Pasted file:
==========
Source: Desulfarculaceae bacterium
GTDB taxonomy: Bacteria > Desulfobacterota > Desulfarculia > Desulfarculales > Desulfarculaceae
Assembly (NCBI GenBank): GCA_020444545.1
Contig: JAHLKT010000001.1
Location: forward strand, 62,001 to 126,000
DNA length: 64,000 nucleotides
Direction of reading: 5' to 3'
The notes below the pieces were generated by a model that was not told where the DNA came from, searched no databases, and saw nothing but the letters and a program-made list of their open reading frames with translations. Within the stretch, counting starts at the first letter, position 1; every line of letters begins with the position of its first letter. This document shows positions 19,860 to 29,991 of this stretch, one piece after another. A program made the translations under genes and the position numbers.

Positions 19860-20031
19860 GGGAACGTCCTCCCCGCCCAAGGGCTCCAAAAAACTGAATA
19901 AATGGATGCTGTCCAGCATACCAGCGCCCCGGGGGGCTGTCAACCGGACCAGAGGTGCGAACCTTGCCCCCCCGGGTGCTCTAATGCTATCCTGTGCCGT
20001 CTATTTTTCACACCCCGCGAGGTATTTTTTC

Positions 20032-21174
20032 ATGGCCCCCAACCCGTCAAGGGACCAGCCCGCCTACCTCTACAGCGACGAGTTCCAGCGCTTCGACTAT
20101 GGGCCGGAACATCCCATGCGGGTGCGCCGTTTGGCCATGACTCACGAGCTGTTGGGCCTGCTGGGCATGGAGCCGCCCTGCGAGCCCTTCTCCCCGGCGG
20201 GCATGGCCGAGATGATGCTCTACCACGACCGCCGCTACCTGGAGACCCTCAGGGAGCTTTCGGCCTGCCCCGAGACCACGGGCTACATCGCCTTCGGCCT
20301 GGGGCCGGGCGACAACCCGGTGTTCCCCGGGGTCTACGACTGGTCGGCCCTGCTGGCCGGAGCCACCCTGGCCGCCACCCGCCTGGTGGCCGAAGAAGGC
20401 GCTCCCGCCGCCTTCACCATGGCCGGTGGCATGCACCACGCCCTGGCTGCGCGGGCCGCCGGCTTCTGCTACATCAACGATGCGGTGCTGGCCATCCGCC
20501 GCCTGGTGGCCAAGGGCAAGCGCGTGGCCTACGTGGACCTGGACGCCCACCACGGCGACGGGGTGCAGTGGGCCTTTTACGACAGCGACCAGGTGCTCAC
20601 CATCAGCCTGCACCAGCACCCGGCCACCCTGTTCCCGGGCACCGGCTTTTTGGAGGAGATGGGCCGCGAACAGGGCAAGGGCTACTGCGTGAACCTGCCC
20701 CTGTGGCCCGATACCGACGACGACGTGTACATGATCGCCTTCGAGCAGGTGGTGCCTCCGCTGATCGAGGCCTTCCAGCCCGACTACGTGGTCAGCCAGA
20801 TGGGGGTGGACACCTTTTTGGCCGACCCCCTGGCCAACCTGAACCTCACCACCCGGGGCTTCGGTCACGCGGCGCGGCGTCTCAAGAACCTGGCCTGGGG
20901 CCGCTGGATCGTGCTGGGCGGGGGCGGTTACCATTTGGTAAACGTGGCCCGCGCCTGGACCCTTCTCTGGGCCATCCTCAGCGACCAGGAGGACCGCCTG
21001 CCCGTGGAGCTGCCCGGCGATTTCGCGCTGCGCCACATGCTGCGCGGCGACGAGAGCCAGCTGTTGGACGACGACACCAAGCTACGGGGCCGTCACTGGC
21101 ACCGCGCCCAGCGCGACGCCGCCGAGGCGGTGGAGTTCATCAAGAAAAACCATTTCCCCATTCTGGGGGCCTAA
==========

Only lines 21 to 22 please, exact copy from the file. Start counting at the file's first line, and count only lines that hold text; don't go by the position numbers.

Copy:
20701 CTGTGGCCCGATACCGACGACGACGTGTACATGATCGCCTTCGAGCAGGTGGTGCCTCCGCTGATCGAGGCCTTCCAGCCCGACTACGTGGTCAGCCAGA
20801 TGGGGGTGGACACCTTTTTGGCCGACCCCCTGGCCAACCTGAACCTCACCACCCGGGGCTTCGGTCACGCGGCGCGGCGTCTCAAGAACCTGGCCTGGGG